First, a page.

Nothing illustrates this better than Apple’s announcement yesterday about the change in their SDK, and the coverage of that move.  Just look at John Gruber’s defense of Apple’s move on Daring Fireball if you want a taste. The conversation has moved from “Oh. My. God. What an incredible product” to “Well, of course they’re F^$*ng Adobe, here are all the reasons why this is so smart.”

If Apple wanted to make a truly great product, they would have embraced Adobe. Not because Adobe is awesome, but because they’re a part of the fabric of the digital age, a part of the web.  There are tens of thousands of sites out there that found Flash a simple, reliable way to distribute their videos. And hundreds of services (ad serving, statistical tracking, security) that got baked in over time to allow this to flourish.

Apple just changed that, by fiat. Not because it makes their product so much better, but because it fits their new Grand Strategy. Big sites like YouTube, Hulu, blip or even our site Vodpod will make the transition to HTML5 support rapidly. But making that transition is a real pain (if you dare leave a comment telling me how trivial HTML5 is, or that people “should just make an app” I’ll come track you down and punch you in the nose for being a moron) and will be much tougher for  thousands of smaller sites — TeacherTube for fora.tv, for example. Those sites, and their viewers, lose out with Apple’s new strategy.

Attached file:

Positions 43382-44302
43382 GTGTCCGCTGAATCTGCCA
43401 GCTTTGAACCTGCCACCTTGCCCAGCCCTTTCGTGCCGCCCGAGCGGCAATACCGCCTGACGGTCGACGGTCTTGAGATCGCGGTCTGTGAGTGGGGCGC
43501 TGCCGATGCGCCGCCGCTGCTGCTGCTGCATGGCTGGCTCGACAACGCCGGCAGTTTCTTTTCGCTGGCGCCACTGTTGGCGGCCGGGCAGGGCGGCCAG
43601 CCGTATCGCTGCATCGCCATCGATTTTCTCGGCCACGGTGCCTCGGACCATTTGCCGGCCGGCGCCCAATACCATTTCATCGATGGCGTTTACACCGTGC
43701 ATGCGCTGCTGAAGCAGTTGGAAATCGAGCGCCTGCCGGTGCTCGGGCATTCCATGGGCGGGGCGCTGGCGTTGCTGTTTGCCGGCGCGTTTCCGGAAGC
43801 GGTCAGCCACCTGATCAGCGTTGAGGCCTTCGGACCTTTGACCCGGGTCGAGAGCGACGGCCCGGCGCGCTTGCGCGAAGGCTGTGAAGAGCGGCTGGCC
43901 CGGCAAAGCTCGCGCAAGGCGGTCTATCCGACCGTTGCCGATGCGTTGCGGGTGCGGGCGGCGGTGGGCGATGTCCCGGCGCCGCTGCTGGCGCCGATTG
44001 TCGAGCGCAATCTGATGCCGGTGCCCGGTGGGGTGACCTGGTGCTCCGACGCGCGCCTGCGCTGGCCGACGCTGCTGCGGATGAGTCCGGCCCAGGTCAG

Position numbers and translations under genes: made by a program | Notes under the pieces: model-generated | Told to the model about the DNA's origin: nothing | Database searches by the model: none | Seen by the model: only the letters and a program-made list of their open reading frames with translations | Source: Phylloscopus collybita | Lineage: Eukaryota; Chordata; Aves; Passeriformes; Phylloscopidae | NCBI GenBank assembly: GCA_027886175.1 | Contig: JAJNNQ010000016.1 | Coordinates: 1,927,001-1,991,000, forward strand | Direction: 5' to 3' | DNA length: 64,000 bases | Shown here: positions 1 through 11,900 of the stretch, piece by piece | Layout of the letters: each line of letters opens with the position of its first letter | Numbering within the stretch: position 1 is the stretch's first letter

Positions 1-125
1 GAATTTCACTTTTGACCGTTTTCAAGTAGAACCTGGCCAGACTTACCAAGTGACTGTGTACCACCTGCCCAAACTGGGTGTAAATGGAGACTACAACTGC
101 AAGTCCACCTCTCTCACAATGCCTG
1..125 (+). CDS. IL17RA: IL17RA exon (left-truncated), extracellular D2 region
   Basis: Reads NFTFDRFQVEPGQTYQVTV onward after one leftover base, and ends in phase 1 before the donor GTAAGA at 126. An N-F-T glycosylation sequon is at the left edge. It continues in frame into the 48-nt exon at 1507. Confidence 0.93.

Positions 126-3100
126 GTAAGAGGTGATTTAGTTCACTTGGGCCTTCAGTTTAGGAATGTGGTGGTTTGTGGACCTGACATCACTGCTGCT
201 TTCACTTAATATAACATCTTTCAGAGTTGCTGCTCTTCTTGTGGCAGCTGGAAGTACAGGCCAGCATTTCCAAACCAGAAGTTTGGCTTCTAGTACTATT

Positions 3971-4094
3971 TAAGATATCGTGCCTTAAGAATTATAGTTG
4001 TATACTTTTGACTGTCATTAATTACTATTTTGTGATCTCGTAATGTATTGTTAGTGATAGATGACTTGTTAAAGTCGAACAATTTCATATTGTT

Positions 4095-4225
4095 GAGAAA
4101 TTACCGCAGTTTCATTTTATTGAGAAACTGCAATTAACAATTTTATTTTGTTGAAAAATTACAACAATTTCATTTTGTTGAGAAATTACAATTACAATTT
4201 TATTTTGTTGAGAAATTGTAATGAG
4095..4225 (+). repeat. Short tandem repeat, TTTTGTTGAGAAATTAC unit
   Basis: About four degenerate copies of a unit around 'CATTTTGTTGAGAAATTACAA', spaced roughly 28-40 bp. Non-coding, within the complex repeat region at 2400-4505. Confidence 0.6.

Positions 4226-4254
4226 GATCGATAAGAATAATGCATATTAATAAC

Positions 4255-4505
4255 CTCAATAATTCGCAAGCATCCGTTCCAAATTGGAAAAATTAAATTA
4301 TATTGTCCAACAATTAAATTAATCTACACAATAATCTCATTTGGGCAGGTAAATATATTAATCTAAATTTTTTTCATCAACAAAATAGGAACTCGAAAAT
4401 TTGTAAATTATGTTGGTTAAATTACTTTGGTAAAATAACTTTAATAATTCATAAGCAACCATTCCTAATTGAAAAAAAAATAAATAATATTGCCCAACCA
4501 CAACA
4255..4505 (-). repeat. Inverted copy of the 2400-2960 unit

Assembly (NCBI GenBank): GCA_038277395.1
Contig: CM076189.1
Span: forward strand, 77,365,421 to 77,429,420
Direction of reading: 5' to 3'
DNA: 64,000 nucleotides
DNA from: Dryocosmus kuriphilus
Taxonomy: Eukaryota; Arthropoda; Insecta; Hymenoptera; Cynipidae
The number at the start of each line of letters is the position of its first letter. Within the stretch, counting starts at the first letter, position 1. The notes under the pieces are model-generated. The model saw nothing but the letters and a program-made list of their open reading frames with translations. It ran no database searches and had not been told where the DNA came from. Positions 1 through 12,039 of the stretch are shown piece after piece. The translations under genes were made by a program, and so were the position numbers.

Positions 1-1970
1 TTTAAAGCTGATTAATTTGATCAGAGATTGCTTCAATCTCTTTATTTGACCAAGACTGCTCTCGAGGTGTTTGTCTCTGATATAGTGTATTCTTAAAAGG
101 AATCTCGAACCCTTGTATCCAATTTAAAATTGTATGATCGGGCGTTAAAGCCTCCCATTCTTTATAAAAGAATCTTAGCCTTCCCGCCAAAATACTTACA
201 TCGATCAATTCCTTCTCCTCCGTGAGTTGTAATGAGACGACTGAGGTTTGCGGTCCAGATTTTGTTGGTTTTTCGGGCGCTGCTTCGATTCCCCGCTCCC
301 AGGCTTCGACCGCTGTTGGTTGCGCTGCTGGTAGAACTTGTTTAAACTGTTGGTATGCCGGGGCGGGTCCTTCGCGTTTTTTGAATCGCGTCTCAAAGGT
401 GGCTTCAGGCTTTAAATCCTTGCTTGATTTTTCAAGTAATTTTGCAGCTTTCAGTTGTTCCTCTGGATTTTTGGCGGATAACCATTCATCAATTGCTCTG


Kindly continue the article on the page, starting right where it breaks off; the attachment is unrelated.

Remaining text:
Brian Lam, in a really terrific review of the iPad, captures this dynamic so well here:

I check my surf and snow sites and most of them work fine. Once, I see a video from some no-name site of the big storm that hit Tahoe with 50 inches of snow last week while covering the iPad launch in NY. It doesn’t work. I am too stoned and cozy in my fuzzy blanket to get up and walk to the office. I bet that video was really good. Every time this happens, I get a little upset, which eats away at my affection for the iPad. This happened 3 times today, and will happen many more times before mom and pop websites get rid of Flash.